noteNote
We recommend that you use the administrative tools for each given set of operating system versions. For example, use Remote Server Administration Tools (RSAT) for Windows 7 to manage Windows Server 2008 R2 operating systems. The administrative tools for a given operating system are not tested against newer versions of the operating systems.

The best administrative experience occurs when the computer that you use to perform administrative tasks is running an operating system that is related to the operating system on the computer that you are administering remotely.

The following list provides an overview of the administrative tools spanning the Windows 2000 family through the Windows 7 family of operating systems:

  • Windows 2000 Professional and Windows 2000 Server were released at the same time, which made it possible for graphical user interface (GUI) (ADMINPAK.MSI) and command-line (SUPPTOOLS.MSI) tools to ship on the client and server operating system CDs.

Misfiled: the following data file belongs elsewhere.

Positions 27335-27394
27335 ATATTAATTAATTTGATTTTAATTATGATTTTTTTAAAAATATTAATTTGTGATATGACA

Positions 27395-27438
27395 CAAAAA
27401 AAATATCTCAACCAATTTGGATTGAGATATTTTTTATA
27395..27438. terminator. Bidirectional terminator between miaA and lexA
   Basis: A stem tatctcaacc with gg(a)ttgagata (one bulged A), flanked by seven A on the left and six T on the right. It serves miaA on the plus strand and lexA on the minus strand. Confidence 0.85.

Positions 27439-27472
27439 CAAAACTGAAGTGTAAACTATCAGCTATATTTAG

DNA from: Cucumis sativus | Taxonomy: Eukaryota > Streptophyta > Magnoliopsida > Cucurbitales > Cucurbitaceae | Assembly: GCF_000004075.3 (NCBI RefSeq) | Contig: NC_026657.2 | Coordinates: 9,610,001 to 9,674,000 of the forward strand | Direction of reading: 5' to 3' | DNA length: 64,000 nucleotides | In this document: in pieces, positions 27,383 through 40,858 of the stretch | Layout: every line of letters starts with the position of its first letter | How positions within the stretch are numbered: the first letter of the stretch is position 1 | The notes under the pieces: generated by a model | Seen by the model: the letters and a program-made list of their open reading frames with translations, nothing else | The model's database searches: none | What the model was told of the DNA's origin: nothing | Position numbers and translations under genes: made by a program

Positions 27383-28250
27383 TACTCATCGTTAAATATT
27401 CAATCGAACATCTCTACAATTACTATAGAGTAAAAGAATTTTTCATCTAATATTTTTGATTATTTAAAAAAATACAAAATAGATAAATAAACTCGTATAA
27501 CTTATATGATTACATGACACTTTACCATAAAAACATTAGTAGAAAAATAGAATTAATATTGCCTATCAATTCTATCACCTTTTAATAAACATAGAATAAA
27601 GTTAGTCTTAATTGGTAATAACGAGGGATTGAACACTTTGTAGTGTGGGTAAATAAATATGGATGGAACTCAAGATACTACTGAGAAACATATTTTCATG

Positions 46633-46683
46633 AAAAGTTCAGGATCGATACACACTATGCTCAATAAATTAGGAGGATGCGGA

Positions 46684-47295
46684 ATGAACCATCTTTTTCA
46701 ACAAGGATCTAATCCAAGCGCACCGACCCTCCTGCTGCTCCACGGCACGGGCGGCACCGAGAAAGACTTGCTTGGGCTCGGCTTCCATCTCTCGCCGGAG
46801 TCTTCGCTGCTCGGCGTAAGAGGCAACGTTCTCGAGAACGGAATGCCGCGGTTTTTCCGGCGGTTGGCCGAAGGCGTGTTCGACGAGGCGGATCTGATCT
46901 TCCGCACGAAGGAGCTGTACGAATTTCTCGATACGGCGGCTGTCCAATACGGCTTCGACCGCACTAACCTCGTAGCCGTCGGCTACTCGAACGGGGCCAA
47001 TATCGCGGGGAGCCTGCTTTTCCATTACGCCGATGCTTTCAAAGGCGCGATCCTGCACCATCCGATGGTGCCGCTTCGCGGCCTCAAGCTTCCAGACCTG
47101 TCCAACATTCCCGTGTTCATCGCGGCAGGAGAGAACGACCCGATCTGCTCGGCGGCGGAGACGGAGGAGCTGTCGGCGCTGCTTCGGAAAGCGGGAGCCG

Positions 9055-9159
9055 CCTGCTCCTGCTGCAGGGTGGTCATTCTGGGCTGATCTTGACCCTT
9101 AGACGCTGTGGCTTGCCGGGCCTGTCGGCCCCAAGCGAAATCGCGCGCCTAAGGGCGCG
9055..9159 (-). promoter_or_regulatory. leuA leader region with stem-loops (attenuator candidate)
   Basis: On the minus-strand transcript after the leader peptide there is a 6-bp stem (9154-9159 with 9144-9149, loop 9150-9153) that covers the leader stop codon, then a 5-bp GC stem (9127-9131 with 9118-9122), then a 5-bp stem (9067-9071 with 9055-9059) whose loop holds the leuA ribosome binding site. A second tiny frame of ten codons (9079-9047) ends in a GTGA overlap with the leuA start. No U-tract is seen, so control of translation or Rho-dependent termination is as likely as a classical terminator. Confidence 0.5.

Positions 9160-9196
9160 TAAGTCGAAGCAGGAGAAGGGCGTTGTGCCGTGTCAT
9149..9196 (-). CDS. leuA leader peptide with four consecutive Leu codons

• Windows Server 2003 CD-ROMS shipped with GUI (ADMINPAK.MSI) and command-line (SUPPTOOLS.MSI) tools on the installation CDs. GUI and command-line tools for Windows XP were made available on the Microsoft.com Web site. GUI and command-line tools for both client and server computers were updated in Service Packs 1 and 2, and they were also made available on Microsoft.com. The exact locations for downloads of these tools is provided in the Administrative tools on Windows client and server versions section of this article.

  • Beginning with Windows Server 2008, four significant changes were made to the administrative experience. The installation of server roles, such as Domain Name System (DNS) or Active Directory Domain Services (AD DS), by Server Manager installed the GUI and command-line administrative tools that complemented that role. Secondly, the GUI and command-line tools were consolidated into a single collection called Remote Server Admin Tools (RSAT). You can install the full set of administrative tools on versions of Windows Server by using Add Features in Server Manager.